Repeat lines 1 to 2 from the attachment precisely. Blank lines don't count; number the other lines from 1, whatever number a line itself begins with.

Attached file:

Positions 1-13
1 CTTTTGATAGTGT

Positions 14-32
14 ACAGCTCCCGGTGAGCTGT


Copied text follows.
Positions 1-13
1 CTTTTGATAGTGT